The 10 Best Dog Dryers
This wiki has been updated 23 times since it was first published in July of 2015. Whether you're a professional groomer or a pet owner trying to keep Fido's hair in good shape, you'll need one of these dryers to get the job done. These versatile blowers are available in models suitable for heavy and frequent use and more economical choices for the home, and many are equipped with several attachments designed to keep your furry friend looking its best at all times. When users buy our independently chosen editorial recommendations, we may earn commissions to help fund the Wiki. Skip to the best dog dryer on Amazon.
November 13, 2019:
After a careful review of our previously ranked items, we felt that we didn't recommend enough affordable options for the home user. Since we realize that not everyone needs an expensive, professional grooming tool, we decided to remove a few models to make room for more consumer-level options, despite the fact that there was nothing inherently wrong with the removed items.
We feel the Shetlandy STL-1903 is probably the best model for the average home user right now. It is affordably priced, yet powerful enough for large dogs with thick coats. Also, it boasts a variable speed dial that can be very helpful for acquainting a dog with the machine, since it allows you to be very gentle until they get used to it and are ready for you to kick that turbine up into a higher gear. If you live in a small apartment without a lot of extra storage space, and you have a small dog or one perhaps a medium-sized one with a very short coat, the iPettie 2 in 1 might be all you need. It's certainly not the most powerful option, but it can get the job done with a bit of time, plus the integrated brush helps capture fur, rather then send it flying all around the room as most others can do.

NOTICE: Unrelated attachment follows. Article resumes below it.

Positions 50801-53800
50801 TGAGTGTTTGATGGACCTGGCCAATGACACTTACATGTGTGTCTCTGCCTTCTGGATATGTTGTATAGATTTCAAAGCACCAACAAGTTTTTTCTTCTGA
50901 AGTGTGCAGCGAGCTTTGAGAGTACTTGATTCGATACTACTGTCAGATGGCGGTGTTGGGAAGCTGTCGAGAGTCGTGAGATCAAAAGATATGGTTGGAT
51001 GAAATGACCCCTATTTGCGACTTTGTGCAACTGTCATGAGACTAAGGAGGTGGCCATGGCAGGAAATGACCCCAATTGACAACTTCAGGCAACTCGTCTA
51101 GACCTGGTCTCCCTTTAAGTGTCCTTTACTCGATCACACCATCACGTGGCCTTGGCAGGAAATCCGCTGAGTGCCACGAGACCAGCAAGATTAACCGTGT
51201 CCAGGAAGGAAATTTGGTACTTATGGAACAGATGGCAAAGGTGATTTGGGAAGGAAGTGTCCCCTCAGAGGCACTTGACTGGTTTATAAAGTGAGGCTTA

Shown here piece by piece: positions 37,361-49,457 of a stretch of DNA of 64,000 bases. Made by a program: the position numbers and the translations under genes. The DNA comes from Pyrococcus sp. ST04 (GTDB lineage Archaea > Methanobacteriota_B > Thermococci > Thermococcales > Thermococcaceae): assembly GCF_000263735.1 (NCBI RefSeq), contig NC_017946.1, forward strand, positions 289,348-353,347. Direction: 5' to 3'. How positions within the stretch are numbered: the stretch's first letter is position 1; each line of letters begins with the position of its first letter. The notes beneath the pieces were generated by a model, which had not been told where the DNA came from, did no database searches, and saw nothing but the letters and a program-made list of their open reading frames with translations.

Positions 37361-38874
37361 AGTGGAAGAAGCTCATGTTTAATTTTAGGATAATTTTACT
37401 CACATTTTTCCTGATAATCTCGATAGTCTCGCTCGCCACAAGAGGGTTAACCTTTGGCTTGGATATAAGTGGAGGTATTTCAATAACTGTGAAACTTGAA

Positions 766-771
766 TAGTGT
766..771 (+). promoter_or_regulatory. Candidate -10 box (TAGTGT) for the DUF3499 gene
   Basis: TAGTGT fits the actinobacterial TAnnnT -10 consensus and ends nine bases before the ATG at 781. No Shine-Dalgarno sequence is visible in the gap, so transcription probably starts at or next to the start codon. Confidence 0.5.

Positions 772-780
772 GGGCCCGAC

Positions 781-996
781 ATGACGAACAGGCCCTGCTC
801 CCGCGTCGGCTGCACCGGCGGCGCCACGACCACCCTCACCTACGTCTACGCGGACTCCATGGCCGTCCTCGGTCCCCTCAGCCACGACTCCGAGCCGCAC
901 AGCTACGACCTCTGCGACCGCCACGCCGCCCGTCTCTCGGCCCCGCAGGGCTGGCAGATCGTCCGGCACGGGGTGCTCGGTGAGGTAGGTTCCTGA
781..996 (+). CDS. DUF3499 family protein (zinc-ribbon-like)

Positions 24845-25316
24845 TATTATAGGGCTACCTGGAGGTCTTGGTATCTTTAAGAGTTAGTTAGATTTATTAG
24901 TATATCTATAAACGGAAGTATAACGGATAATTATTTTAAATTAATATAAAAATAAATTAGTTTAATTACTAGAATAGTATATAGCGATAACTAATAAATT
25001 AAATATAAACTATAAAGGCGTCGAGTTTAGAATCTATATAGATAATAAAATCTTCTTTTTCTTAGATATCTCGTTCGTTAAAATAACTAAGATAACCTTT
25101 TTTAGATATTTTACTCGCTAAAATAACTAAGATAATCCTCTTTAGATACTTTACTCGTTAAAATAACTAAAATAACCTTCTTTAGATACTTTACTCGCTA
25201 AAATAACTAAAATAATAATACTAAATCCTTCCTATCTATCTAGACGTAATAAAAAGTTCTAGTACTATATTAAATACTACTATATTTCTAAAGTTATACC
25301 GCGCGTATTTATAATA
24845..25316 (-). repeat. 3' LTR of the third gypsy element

For professional groomers, few models can match the power of the K-9 III and Metro Master Blaster MB-3CD. Both of these have two motors that can be independently or in conjunction with one another for maximum drying in the shortest amount of time. However, while these both have high and low settings, neither offers variable speed control, so if you want to be able to fine tune the airflow you may be better off with the Chris Christensen Kool Dry.
What Makes A Dog Dryer Different From A Blow Dryer